Figure 5: A microadenoma with hyperintensity on T2-weighted coronal (a) and hyperintensity on the T1-weighted coronal image enhanced with IV-GBCM (b) (arrows) on the right side of the gland is shown. Sellar floor ballooning (arrow heads) can be seen on both images.
fig6
Figure 6: A microadenoma with hyperintensity on the T1-weighted coronal image enhanced with IV-GBCM on left side of the gland is shown (a) (arrow). T2-weighted coronal image (b) shows no abnormalities.

All of the lesions that were detected as microadenoma on T1-weighted coronal images enhanced with IV-GBCM were detected also as microadenoma on T2-weighted coronal images. Three lesions that were detected as macroadenoma on T1-weighted coronal images enhanced with IV-GBCM (15%) were defined as microadenoma on T2-weighted coronal images.

The locations of the lesions were the same at all patients on both images (Figures 15). When T1-weighted coronal images enhanced with IV-GBCM were considered gold standard images, sensitivity and specificity of T2-weighted coronal images on ancillary MR imaging signs were such as 92–100% at infindibulary deviation, 89–100% at convexity of the superior border of gland, 94–100% at diffuse enlargement of the gland, 92–98% at sellar floor destruction, and 92–99% at the invasion of the cavernous sinuses, respectively (Figures 16). The PPV rates of T2-weighted coronal images were such as 100% at infindibulary deviation, convexity of the superior border of gland, and diffuse enlargement of the gland; 81% at sellar floor destruction; and 92% at the invasion of the cavernous sinuses. The sensitivity, specificity, and PPV rates of T2-weighted coronal images in the evaluation of the presence of any of an ancillary findings were 98%, 90.7%, and 99%, respectively.

4. Discussion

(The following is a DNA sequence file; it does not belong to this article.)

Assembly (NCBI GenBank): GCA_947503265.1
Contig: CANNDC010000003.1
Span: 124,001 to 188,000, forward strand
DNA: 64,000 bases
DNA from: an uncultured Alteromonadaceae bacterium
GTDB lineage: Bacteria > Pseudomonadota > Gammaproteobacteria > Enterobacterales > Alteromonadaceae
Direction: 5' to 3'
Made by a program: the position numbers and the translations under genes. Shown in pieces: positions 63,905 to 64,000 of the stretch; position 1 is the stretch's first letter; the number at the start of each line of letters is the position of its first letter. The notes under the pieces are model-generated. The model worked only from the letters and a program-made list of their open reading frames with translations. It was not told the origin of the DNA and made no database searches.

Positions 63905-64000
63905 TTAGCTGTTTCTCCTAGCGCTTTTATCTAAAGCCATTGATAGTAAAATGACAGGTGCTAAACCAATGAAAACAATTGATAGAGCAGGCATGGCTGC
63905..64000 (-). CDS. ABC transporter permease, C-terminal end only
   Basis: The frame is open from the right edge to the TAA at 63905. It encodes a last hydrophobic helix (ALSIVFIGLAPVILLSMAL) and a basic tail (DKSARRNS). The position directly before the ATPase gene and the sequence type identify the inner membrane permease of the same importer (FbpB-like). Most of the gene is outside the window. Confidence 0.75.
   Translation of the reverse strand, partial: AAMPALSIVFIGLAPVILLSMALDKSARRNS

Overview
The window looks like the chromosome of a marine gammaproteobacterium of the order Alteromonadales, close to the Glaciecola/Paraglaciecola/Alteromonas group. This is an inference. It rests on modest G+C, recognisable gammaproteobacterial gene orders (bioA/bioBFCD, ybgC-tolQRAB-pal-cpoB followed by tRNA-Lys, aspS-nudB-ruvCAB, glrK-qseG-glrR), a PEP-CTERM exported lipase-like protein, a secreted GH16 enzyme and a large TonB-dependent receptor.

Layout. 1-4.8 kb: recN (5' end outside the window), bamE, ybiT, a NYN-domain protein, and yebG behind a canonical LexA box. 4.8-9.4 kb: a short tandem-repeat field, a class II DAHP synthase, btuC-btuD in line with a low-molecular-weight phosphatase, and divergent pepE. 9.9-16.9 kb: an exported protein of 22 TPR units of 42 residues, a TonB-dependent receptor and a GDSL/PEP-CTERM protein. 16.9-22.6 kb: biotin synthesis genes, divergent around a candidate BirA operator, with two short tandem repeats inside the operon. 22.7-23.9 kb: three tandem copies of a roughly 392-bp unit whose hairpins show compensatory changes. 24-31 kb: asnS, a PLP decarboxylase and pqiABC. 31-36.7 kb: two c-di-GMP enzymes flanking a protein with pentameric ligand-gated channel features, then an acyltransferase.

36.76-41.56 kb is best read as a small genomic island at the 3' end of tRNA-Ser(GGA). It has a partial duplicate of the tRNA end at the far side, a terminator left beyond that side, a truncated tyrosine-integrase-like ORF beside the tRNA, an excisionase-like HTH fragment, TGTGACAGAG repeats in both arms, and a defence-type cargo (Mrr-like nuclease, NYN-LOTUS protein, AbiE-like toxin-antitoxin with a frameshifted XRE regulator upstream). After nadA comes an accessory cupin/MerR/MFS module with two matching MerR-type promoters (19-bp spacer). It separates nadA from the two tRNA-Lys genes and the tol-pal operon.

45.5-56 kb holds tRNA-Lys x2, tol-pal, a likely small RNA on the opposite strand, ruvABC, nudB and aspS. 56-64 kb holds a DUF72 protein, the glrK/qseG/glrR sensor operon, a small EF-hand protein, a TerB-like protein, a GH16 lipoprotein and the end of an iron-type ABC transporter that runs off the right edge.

In the planning of treatment options for the pituitary adenomas, there is a demand for accurate knowledge of the presence and extension of the lesion. Various imaging techniques have been described for imaging of pituitary lesions. Computed tomography with high resolution techniques has been a method of imaging in the diagnosis of pituitary abnormalities [3]. Currently, MR imaging is an important method for the morphological investigation of the pituitary adenomas. Soft tissue contrast, absence of the beam hardening artefacts due to adjacent bone, good spatial resolution, and detection of the gland in multiplanar images were considered extremely important advantages of this modality [4]. While many imaging techniques have been experimented, the most well-known conventional sequences are thin-section T1-weighted coronal and sagittal SE images before and after administration of contrast material [2, 5, 6]. It is known that T1-weighted images show anatomic details perfectly. Lesions seen typically hyperintense on T1-weighted images enhanced with IV-GBCM. The T1-weighted images enhanced with IV-GBCM may be negative if the tumor is extremely small, the dose of gadolinium is too high, or the visualization window is too large [1]. Also loss of lesion visibility has been noted on delayed contrast enhanced MR imaging studies [7]. It has been suggested that a delay in timing could lead to equalization in gland-lesion contrast and reduction in adenoma detection [8]. On the other hand, Bartynski and Lin [8] noted that in 35% of cases adenomas enhance before the gland.